by Rowland Hobbs
Delinquencies are one of the rental housing industry’s most persistent challenges. Late or absent rent payments cause significant financial risk for properties and pose major operational disruptions that impact residents and operators alike. From friction between onsite associates and residents to bad debt and negative impacts to the bottom line, delinquencies contribute to some of the biggest hurdles the industry is up against.
A balancing act
Operators are faced with a tremendous challenge when delinquencies rise in their communities. Balancing resident satisfaction and occupancy with financial stability is a difficult task when every resident pays rent on time. But if residents are perpetually paying rent late or sporadically, that challenge is greatly amplified, especially when each dollar of rent is already being spread thin to cover an array of expenses.
According to the National Apartment Association, roughly 39 cents of every dollar is allocated towards paying the mortgage for a property, 10 cents is reserved for capital expenditures, such as HVAC replacement, and 14 cents is spent on property taxes, which funds essential services like public schools, police and firefighters. With an additional 27 cents earmarked for ongoing maintenance, utilities, insurance and payroll expenses, owners are left with about 9 cents from every dollar of rent paid.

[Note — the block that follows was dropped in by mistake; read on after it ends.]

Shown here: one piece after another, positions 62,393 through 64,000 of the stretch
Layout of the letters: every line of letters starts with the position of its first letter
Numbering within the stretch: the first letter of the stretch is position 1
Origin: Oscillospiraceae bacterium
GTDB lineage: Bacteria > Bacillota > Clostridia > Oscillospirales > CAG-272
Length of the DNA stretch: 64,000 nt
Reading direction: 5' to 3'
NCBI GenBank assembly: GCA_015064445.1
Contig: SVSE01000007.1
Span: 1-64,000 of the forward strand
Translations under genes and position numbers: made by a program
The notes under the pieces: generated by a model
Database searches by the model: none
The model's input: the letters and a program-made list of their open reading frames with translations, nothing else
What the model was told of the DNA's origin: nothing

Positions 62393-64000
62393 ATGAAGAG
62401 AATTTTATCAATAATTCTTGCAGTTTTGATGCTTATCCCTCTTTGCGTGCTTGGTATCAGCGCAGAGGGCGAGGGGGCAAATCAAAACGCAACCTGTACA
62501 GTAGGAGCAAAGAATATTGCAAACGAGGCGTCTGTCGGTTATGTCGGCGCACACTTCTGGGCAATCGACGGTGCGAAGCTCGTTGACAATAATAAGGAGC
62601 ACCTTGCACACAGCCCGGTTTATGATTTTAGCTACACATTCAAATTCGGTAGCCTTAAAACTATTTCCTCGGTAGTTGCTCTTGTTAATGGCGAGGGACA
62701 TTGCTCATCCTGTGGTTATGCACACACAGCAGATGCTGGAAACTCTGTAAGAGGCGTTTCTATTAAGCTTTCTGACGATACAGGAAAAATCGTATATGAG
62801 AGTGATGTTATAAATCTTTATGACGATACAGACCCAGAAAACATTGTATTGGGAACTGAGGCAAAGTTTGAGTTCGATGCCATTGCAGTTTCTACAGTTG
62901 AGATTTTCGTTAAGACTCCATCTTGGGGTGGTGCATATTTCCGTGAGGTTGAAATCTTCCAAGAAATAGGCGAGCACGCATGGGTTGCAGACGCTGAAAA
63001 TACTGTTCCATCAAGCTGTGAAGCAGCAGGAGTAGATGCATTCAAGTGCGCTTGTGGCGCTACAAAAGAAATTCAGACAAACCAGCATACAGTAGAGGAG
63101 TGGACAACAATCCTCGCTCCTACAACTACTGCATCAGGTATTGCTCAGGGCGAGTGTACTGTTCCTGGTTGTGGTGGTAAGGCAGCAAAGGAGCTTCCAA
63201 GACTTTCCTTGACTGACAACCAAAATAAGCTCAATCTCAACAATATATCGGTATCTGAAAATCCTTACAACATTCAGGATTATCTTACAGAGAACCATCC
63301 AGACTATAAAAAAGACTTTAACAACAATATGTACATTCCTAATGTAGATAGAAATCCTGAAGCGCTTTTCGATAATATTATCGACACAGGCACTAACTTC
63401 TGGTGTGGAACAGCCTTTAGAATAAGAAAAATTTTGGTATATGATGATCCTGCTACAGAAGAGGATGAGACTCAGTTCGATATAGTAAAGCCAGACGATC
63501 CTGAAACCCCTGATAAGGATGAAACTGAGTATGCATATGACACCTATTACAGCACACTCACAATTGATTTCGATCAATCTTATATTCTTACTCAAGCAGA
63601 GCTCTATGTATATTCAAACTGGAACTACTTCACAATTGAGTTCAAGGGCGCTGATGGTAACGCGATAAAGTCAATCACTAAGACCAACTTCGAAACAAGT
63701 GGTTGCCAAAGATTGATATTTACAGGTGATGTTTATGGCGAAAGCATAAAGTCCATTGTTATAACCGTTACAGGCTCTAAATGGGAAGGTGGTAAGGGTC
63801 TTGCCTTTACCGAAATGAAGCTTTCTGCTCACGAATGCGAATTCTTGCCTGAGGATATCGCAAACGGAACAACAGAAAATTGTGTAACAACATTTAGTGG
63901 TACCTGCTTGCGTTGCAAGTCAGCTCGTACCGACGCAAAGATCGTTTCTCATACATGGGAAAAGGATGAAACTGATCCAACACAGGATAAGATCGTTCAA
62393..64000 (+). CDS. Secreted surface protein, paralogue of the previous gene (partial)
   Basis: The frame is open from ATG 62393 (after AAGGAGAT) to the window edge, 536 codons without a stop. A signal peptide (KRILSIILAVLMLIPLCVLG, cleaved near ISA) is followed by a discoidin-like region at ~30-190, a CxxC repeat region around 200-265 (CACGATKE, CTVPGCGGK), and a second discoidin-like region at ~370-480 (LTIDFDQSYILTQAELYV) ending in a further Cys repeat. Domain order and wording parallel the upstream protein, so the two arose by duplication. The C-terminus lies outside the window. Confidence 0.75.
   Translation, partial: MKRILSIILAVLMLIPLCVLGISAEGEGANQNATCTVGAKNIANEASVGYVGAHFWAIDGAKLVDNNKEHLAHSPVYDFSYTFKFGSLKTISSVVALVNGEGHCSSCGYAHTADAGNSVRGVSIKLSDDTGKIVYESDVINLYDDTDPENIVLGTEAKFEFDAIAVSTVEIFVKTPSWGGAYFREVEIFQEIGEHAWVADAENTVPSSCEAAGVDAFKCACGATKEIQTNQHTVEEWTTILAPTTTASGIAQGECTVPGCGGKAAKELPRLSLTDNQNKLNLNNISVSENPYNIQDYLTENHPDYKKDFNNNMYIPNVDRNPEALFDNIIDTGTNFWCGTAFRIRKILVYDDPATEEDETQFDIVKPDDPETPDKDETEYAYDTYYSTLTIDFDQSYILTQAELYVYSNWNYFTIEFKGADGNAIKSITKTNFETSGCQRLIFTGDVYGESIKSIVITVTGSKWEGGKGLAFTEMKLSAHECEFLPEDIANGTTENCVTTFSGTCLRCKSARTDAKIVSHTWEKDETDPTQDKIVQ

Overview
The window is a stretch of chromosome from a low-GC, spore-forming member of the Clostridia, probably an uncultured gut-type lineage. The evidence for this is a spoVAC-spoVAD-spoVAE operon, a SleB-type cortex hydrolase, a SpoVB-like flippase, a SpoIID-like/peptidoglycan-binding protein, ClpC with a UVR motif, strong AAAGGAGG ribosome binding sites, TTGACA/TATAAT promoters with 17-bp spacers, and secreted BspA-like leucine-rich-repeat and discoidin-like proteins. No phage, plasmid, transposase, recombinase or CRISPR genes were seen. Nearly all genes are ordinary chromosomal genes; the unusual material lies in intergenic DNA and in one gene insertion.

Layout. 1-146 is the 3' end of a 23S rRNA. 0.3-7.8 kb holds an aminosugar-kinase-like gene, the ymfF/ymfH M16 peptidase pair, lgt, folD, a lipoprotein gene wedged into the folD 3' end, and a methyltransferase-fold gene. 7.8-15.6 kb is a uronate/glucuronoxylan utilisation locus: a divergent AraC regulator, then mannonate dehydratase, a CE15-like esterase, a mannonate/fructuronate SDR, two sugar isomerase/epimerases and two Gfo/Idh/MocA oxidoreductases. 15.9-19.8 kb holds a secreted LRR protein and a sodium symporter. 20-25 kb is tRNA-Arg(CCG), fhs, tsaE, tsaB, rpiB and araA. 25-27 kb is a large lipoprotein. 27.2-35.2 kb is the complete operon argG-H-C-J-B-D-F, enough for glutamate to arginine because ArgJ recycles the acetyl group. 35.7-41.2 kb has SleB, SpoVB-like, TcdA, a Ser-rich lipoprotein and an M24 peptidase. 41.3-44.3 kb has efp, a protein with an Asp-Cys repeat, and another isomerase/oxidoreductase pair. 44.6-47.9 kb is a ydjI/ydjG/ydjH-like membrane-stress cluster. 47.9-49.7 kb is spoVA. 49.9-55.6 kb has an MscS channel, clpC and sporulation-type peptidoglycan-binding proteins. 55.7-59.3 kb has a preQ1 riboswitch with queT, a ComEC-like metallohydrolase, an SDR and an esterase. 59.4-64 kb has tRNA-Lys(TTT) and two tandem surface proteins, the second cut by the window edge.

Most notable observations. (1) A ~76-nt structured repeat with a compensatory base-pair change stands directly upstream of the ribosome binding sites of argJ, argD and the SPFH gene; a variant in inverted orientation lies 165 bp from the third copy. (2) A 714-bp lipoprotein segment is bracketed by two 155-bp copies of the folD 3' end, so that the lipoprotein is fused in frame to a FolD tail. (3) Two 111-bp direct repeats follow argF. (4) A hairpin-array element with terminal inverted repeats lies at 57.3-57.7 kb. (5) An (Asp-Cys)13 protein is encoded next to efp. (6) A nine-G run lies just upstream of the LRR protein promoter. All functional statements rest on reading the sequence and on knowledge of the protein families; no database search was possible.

In an effort to stretch their strict budgets further and navigate an extremely volatile economic setting, operators are now leveraging financial incentives to promote positive resident behaviors, such as paying rent in full and on time every month.
Incentive innovation driving renter behavior
While there is no shortage of innovative approaches to addressing this age-old challenge, financial incentives are revolutionizing how operators address rent delinquency in their communities.
Financial incentives are growing in popularity as it reduces conventional concession costs while simultaneously diminishing rent delinquencies among residents. Through financial incentives, residents receive ongoing, tangible benefits that elevates their overall quality of life.
Based on internal data, offering Cash Back as a financial amenity to residents reduced delinquencies at Class A communities (44.6%), Class B (35.3%) and Class C (37.9%).
Offering something such as Cash Back reinforces the importance of paying rent on time and boosts residents satisfaction, which inturn leads to optimal occupancy rates and a community filled with long-term residents.
Good resident behavior benefits everyone
For years, operators have been looking for ways to encourage positive resident behavior but rarely do those efforts end up working out in their favor, let alone benefit everybody involved. However, with the implementation of Cash Back incentives, operators are finding the results to be advantageous all-around.
Beyond strengthening associate/resident relationships, Cash Back gives residents a financial confidence that permeates through the community. Financially sound residents that can and want to pay their rent each month add tremendous value to a property as they establish a reliable stream of income for the community.
The quest for effective delinquency remedies has never been an easy one. But emerging innovations that offer financial incentives are reshaping how operators confront and mitigate delinquency. Not only does providing residents Cash Back for paying rent in full and on time increase NOI, such incentives also support a more sustainable community for everybody.